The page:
Firms relying more on interconnection data services for expansion overseas

Survey finds 40% of Irish businesses say interconnection is key factor in their survival

Using interconnection to exchange large volumes of data is considered a key factor in competing in the digital economy. Photograph: Getty Images

Using interconnection to exchange large volumes of data is considered a key factor in competing in the digital economy. Photograph: Getty Images

 

Irish businesses are becoming more dependent on interconnection data services to facilitate expansion overseas, according to a new survey. The Global Interconnection Index, an annual study published by interconnection and data centre company Equinix, found 40 per cent of Irish businesses say interconnection is a key factor in their survival.

The survey tracks, measures and forecasts growth in interconnection bandwidth, which is the total capacity for private and direct exchange of traffic between businesses and key partners. Using interconnection to exchange large volumes of data is considered a key factor in competing in the digital economy.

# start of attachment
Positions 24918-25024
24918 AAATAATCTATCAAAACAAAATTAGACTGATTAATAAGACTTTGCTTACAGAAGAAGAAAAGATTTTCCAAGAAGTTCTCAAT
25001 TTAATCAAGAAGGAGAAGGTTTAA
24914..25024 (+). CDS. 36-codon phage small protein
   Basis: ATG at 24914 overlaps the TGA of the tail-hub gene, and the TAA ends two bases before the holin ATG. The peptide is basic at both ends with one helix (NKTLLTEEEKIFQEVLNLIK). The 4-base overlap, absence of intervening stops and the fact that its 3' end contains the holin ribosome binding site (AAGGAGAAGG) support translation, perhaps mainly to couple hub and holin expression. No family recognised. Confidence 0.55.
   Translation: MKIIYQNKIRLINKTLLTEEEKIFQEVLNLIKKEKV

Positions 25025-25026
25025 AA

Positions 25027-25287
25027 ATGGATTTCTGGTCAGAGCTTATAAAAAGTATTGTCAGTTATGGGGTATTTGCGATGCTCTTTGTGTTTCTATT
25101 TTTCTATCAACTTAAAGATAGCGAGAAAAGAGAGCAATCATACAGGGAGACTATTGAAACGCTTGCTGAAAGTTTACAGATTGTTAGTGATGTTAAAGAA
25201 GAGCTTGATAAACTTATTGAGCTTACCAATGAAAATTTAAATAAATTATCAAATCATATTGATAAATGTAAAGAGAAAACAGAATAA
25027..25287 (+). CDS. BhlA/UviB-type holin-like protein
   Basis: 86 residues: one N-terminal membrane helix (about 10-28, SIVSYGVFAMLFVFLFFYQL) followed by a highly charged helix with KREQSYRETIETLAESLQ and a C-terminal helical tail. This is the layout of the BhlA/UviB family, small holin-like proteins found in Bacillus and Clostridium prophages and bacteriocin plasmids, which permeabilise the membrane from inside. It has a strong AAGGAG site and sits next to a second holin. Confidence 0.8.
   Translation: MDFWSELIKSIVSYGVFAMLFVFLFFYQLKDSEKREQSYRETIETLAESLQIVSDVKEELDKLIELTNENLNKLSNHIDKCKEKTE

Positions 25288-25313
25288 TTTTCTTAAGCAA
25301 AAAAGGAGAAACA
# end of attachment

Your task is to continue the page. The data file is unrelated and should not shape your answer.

More than a third of said interconnection brought a competitive advantage in their respective marketplaces, while 50 per cent said using interconnection was key to digital transformation.

Some 57 per cent are expanding overseas, with 63 per cent of them relying on interconnection to move into new regions. More than 40 per cent said doing so would reduce the cost of connectivity.

Important consideration

Irish companies have highlighted multi-cloud as a priority for their businesses, with 37 per cent flagging it as an important consideration. Interconnection can help simplify the process of integrating and controlling different cloud services and storage.

According to Equinix’s survey, the volume of traffic over the infrastructure will reach 53 zettabytes by 2022, which is more than 13 times the volume of the public internet.

“People, software and machines are creating and consuming data faster and in all the places where we work, play, and live,” said Rick Villars, research vice president, datacentre and cloud, IDC.

“The significant increase in data created, aggregated and analysed in these new locations is contributing to a major shift away from deploying IT in traditional corporate data centres. Enterprises need access to robust, modern data centre facilities near the edge locations where businesses want to deploy dedicated infrastructure and interconnect to the increasing number of clouds, customers and partners that are at the core of digital transformation efforts.”